Longtime APL collaborator Johnny Matheny and APL engineers Luke Osborn and Rama Venkatasubramanian detail their journey to restore cold sensation in phantom limbs and prosthetics using a new APL-developed thermoelectric cooling device. (Image: jhuapl.edu)

Johns Hopkins Applied Physics Laboratory (APL) researchers have developed one of the world’s smallest, most intense, and fastest refrigeration devices — the wearable thin-film thermoelectric cooler (TFTEC) — and teamed with neuroscientists to help amputees perceive a sense of temperature with their phantom limbs.

This advancement, one of the first of its kind, enables a useful new capability for a variety of applications, including improved prostheses, haptics for new modalities in augmented reality (AR), and thermally modulated therapeutics for applications such as pain management. The technology also has a variety of potential industrial and research applications (e.g., cooling electronics, lasers, and energy harvesting in satellites).

APL’s TFTEC development began in 2016, when Rama Venkatasubramanian, Chief Technologist for APL’s thermoelectrics research, began developing advanced nano-engineered thermoelectric materials and devices for the Defense Advanced Research Projects Agency (DARPA) MATRIX program. To support MATRIX, APL developed advanced thin-film thermoelectric materials called Controlled Hierarchically Engineered Superlattice Structures (CHESS), to enable an entirely new set of transduction capabilities for several Department of Defense applications.

Venkatasubramanian’s strides in CHESS thermoelectrics were so significant by the end of 2019 that Bobby Armiger, who supervises APL’s Exploratory Science Branch, wondered if his devices could be used to facilitate temperature sensation in phantom limbs of amputees for improved prostheses.

“We’ve known that we can stimulate specific parts of someone’s amputated limb to feel sensations of touch and vibration, but no one has been able to create a cooling sensation with the speed, intensity, and efficiency to restore natural thermal perception with a prosthetic system,” Armiger said. “Restoring temperature sensation has practical applications — like identifying a cold beverage — as well as having the potential to improve the emotional embodiment of the prosthetic device, perhaps by feeling the warmth of a loved one’s hand.”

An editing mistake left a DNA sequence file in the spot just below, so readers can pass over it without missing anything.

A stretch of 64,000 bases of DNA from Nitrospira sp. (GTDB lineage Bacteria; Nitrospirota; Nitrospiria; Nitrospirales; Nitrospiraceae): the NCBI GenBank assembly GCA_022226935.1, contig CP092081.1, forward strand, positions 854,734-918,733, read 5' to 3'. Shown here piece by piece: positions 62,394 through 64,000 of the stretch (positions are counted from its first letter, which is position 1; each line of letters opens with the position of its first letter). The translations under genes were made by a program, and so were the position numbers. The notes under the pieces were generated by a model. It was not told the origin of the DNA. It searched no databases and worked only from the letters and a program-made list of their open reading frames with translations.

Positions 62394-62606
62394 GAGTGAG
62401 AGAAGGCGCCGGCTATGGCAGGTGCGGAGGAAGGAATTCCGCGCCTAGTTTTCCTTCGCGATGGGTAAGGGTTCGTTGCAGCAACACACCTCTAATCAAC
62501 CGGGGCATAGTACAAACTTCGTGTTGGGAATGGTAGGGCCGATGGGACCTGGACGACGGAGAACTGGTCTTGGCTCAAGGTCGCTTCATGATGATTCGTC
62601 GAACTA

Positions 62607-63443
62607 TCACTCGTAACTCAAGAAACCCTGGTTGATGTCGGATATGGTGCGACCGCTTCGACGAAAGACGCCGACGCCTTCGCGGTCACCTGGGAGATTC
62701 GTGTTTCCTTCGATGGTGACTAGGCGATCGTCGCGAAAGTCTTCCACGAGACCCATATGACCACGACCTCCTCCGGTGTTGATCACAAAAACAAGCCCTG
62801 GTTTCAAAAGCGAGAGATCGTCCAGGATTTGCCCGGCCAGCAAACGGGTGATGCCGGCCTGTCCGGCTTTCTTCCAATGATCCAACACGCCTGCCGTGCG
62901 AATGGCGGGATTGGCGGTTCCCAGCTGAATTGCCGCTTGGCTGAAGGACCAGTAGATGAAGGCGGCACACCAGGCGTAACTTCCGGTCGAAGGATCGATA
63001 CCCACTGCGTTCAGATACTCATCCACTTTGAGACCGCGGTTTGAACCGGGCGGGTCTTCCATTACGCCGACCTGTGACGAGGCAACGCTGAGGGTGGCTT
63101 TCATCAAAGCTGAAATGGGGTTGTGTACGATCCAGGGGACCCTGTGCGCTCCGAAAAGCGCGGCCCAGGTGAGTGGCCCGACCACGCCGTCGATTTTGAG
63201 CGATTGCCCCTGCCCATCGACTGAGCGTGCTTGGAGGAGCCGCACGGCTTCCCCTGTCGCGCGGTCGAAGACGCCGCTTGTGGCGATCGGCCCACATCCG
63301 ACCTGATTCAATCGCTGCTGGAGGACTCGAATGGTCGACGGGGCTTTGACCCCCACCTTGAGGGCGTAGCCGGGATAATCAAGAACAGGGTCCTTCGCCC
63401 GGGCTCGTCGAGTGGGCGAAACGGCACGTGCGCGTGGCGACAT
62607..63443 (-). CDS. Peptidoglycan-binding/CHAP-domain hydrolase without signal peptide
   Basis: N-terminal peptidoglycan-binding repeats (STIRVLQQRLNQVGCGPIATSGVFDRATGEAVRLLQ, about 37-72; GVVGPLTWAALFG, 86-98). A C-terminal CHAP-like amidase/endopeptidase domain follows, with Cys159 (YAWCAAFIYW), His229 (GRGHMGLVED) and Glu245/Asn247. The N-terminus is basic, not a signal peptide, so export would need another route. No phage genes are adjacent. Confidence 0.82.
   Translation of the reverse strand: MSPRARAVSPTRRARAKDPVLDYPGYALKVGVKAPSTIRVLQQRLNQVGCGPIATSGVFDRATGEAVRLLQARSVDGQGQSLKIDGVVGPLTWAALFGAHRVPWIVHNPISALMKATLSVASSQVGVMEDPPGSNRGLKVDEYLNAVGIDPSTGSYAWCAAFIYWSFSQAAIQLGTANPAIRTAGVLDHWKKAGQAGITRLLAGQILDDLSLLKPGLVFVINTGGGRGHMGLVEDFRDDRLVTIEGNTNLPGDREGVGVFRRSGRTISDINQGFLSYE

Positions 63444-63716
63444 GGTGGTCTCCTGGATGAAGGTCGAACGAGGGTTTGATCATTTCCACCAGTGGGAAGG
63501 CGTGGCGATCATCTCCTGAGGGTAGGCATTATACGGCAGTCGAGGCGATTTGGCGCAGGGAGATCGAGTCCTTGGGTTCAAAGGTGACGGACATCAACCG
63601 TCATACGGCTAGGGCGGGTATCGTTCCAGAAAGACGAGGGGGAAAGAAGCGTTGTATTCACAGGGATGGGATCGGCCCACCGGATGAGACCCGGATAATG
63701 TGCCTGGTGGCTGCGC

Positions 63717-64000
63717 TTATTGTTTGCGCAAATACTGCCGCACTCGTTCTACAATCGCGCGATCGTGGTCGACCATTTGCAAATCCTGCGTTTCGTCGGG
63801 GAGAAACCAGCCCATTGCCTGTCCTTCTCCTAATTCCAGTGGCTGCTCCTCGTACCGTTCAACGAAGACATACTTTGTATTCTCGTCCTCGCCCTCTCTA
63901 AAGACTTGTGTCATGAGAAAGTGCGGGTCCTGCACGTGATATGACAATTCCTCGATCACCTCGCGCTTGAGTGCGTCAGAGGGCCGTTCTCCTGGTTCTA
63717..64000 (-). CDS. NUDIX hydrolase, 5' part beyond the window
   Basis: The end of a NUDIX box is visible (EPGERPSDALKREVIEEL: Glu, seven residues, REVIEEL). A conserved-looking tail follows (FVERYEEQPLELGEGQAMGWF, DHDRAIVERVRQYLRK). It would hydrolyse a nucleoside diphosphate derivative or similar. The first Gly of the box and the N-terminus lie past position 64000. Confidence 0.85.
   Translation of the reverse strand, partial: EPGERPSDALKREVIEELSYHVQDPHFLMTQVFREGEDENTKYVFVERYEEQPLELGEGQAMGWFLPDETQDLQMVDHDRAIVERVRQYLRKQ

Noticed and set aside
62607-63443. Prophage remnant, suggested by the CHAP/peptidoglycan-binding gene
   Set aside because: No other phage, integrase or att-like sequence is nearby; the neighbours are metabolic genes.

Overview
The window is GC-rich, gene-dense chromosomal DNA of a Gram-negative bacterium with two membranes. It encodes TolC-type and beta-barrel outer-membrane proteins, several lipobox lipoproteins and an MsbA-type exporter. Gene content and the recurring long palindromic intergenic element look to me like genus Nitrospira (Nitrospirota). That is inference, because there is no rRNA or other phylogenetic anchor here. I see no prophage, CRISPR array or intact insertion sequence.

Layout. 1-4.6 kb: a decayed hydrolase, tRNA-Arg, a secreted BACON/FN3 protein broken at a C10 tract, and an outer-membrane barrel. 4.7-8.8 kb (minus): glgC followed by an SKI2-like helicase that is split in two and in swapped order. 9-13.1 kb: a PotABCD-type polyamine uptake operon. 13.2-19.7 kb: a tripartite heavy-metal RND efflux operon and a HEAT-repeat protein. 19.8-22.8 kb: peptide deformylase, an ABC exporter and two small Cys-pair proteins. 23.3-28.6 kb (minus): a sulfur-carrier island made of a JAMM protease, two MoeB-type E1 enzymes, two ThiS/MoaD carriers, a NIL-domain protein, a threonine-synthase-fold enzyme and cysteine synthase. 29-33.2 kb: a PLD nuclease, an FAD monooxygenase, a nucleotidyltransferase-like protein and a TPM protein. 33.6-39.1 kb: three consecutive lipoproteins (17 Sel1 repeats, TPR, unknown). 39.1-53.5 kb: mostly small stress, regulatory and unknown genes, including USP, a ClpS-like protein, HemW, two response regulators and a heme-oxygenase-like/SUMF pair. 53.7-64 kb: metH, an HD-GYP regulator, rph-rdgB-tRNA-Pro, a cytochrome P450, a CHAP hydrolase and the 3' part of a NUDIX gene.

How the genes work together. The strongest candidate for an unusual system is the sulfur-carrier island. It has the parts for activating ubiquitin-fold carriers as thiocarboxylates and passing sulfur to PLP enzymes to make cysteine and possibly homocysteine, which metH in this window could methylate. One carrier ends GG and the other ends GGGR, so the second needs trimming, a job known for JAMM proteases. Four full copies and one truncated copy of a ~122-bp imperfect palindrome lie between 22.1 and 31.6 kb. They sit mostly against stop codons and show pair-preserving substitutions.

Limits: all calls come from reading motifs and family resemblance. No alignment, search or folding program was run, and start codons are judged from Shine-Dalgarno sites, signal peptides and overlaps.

Venkatasubramanian and the thermoelectrics team began collaborating with Armiger and a team of neuroscientists and roboticists as part of a study supported by the Center for Rehabilitation Sciences Research within the Department of Physical Medicine & Rehabilitation at the Uniformed Services University of the Health Sciences to create a wearable thermoelectric cooler fast and intense enough to match the human body’s ability to rapidly sense temperature changes. From that, the wearable TFTEC was created.

“Our TFTEC is just a little more than one millimeter thick, weighs only 0.05 grams, similar to a thin adhesive bandage, and can provide intense cooling in less than a second,” said Venkatasubramanian. “It’s also two times more energy efficient than today’s most common thermoelectric devices, and can be readily manufactured using semiconductor tools that are also used for manufacturing light-emitting diodes. It’s an exciting development that could have huge implications for prostheses and haptics applications.”

“When someone loses part of a limb, the nerves within the residual limb are still there, which can lead to the ‘phantom’ limb sensation,” said Luke Osborn, a neuroengineering researcher who leads much of APL’s noninvasive nerve simulation work. “You can place electrodes on different parts of an amputee’s upper arm where those nerves have regrown and stimulate sensation — typically pressure, but in the current case, temperature — and the individual can tell us where in their phantom hand they feel those sensations.”

“When we started our work in March 2020, we realized that within just a couple of trials we could stimulate the phantom limbs of an amputee,” said Venkatasubramanian. “We heard participants say, ‘Yes, I felt an immediate cold feeling here and a tingle there.’”

For more information, contact Katie Kerrigan at This email address is being protected from spambots. You need JavaScript enabled to view it.; 240-761-9046.